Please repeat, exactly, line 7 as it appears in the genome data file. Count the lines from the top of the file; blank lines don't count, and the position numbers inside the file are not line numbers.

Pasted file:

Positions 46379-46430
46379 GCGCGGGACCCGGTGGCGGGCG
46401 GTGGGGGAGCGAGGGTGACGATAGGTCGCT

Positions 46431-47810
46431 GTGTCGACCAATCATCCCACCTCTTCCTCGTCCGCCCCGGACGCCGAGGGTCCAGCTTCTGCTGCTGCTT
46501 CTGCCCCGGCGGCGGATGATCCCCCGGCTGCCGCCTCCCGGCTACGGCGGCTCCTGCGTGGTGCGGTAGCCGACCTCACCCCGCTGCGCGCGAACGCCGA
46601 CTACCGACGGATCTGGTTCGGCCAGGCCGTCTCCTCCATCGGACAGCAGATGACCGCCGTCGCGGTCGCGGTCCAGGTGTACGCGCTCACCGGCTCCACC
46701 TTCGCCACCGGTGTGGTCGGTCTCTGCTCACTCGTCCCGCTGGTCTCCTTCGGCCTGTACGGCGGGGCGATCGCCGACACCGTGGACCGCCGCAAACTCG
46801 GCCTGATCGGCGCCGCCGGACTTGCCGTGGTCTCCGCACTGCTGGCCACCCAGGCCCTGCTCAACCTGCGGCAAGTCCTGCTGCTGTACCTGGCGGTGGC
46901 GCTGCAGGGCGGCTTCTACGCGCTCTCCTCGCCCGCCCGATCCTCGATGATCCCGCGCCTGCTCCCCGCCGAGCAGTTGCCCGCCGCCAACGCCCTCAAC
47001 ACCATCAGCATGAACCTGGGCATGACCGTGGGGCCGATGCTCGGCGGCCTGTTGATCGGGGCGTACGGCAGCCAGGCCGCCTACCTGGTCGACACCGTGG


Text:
46601 CTACCGACGGATCTGGTTCGGCCAGGCCGTCTCCTCCATCGGACAGCAGATGACCGCCGTCGCGGTCGCGGTCCAGGTGTACGCGCTCACCGGCTCCACC